Sunday, 11 May 2008

Text messages harm written language?

The spread of text messages is causing great alarm to educational authorities all over the world. More and more often, we find sms language on projects, written work or tests. Students have to be conscious that this type of language is just for mobile phone use. Here we have a description of this kind of language, together with some news on the effects of sms language on standard written language and a glosary on mobile phone texting terms.

SMS language (also known as chatspeak, txt, txtspk, texting language or txt talk) is the English language slang used in mobile phone SMS. It is an abbreviated form of English. This type of language has been alleged to not obey or follow standard English grammar; furthermore, the words used in the writing system can't be found in standard dictionaries. The invention of mobile phone messages may be considered as its source, although elliptical styles of writing dating back to at least the days of telegraphese. There are no standard rules for writing SMS languages. The objective of txt is to use the fewest number of characters needed to convey a comprehensible message. Hence, punctuation, grammar, and capitalization are largely ignored. Source and more information.

DUBLIN (Reuters) - The rising popularity of text messaging on cell phones poses a threat to writing standards among Irish schoolchildren, an education commission says. The frequency of errors in grammar and punctuation has become a serious concern, the State Examination Commission said in a report after reviewing last year's exam performance by 15-year-olds.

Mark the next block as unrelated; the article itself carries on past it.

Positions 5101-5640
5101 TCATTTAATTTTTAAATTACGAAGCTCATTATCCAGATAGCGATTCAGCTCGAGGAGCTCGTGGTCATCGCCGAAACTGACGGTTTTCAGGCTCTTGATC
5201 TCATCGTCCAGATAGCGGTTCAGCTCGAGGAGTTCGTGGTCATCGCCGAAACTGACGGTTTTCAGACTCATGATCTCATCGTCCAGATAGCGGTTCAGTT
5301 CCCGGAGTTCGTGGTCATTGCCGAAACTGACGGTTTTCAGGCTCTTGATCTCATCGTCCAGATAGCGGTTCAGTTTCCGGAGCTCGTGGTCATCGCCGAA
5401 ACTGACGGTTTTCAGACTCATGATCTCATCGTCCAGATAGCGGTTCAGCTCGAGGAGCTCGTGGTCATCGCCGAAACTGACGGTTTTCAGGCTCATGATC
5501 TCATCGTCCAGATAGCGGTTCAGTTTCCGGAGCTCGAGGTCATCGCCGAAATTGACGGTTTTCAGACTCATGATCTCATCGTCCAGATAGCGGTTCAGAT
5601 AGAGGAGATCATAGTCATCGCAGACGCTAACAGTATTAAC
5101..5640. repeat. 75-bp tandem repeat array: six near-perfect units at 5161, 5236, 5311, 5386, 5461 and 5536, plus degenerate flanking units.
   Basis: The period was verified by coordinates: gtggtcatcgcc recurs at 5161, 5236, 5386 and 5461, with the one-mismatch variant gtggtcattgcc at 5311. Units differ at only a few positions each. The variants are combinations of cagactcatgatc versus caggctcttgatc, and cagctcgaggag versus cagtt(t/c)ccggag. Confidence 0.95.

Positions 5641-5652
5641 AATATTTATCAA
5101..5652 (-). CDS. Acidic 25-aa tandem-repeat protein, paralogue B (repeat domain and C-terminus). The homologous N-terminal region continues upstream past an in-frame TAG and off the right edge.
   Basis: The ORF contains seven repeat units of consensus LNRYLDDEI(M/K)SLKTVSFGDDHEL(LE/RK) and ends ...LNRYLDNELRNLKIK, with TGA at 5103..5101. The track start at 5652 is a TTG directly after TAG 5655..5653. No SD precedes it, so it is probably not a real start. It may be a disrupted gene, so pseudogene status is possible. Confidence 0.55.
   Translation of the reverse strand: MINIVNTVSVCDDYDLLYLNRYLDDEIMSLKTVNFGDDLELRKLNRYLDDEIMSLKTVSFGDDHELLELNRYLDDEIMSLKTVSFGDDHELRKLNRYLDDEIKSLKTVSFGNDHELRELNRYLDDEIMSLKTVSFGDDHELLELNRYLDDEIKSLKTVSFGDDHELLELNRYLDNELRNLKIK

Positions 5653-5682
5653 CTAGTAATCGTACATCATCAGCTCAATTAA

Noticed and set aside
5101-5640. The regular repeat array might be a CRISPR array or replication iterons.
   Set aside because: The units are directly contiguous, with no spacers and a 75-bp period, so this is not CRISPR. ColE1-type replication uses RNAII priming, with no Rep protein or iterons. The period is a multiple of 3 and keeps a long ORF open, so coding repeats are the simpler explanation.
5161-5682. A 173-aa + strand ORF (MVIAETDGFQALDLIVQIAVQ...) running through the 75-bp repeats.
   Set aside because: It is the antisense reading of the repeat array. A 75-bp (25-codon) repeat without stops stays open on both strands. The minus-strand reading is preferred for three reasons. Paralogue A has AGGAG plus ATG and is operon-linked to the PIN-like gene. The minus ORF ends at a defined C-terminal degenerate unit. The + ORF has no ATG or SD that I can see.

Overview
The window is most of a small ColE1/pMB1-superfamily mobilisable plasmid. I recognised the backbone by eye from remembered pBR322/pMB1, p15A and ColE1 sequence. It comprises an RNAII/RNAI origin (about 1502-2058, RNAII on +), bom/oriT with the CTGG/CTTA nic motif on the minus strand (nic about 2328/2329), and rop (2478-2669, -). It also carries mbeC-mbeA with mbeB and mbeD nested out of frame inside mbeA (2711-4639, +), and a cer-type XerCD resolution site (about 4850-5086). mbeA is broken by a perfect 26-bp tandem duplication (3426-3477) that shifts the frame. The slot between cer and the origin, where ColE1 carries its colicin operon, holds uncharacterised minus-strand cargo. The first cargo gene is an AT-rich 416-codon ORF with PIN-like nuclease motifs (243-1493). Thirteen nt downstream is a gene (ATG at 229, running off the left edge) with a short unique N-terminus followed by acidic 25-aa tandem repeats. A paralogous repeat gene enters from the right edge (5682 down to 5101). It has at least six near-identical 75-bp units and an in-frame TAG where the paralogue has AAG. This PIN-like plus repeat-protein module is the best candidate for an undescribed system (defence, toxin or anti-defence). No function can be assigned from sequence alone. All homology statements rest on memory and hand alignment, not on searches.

"The emergence of the mobile phone and the rise of text messaging as a popular means of communication would appear to have impacted on standards of writing as evidenced in the responses of candidates," the report said, according to Wednesday's Irish Times. "Text messaging, with its use of phonetic spelling and little or no punctuation, seems to pose a threat to traditional conventions in writing."
For the complete news and source, click here.

Mobile phone texting glosary.


HISPANO said...

SMS must have a few letters for mobile devices. I´m not bothered by them, but I find really annoying to read SMS language while I chat...

Marisa García said...

Yes, you are right, for mobile phones they are perfect, but when chatting or when correcting a test ... I am a teacher, and when I correct exams, I get really annoyed with this type of writing. I use it for mobile phones, of course, but our students use it for SMS and for exams alike!!!

Thanks for your comment.

joaquin said...

It is a modification of the language adjusting to the current needs.